Disaster Relief Journal – Visit to Church – Part 2

Ayamba, our Congolese logistics officer surprised me today.  He was the preacher of the day.  He said he preaches at the local church about once every month or so and this was his third time preaching there.

About 6 months ago there was a general assembly meeting and the attendees were broken into groups for a debate.  The topic was whether or not just giving the tithe is enough.  He spoke for his group and the church leaders were so impressed that they asked him to be a regular guest speaker.

Ayamba and I have worked together off and on in disaster relief for over 10 years, yet he still manages to surprise me with stuff like this.  He spoke very well, being funny without intending to.

Ayamba is a short, stocky fellow with very large, emphatic gestures.  Many people, when they first meet him completely underestimate him and a ken perception hiding behind a very simple, unsophisticated, humble demeanor.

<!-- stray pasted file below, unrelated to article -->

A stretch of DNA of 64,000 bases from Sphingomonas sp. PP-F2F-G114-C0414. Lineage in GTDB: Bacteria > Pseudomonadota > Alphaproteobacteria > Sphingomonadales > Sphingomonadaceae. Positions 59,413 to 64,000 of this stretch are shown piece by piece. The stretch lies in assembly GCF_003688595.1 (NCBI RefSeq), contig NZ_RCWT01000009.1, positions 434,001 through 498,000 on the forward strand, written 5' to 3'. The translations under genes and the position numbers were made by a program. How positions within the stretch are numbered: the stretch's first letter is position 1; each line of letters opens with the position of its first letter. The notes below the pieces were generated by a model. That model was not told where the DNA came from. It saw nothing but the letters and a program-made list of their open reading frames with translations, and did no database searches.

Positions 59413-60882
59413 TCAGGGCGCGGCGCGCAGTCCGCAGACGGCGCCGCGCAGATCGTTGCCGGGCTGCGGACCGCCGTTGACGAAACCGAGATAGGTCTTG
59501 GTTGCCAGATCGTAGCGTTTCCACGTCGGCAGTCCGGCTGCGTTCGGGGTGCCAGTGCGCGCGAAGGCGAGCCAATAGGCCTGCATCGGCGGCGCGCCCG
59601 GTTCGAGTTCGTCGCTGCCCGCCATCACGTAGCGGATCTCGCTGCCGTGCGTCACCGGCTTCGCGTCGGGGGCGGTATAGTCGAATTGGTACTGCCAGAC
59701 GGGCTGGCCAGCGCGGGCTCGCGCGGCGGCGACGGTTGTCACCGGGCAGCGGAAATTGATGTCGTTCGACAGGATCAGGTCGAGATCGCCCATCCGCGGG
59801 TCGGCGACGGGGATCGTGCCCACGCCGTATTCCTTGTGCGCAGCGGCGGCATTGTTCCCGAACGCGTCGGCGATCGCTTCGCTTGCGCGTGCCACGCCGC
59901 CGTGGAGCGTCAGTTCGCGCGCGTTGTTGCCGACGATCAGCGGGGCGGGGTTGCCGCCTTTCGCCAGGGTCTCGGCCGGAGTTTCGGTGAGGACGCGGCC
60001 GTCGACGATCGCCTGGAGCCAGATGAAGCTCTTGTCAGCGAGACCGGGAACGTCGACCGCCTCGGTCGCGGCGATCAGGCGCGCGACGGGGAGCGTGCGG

He really engaged the congregation, held their attention, and pointed out to them a real problem they have with the way they treat adultery.

As most of the congregation is married, but with their spouses far away in safer places, it was an important topic.  Most sermons would have come across very heavy-handed, but he was able to get them to see how ridiculous they are being in pretending they aren’t doing what they are doing, as well as just considering it wrong on the woman’s part, not the man’s.

Today, I was pleased and proud that my friend should have given such a sermon as he did today, that this first time working outside of his own country, he should have landed so solidly on his feet.

Disaster Relief Journal – Visit to Church – Part 1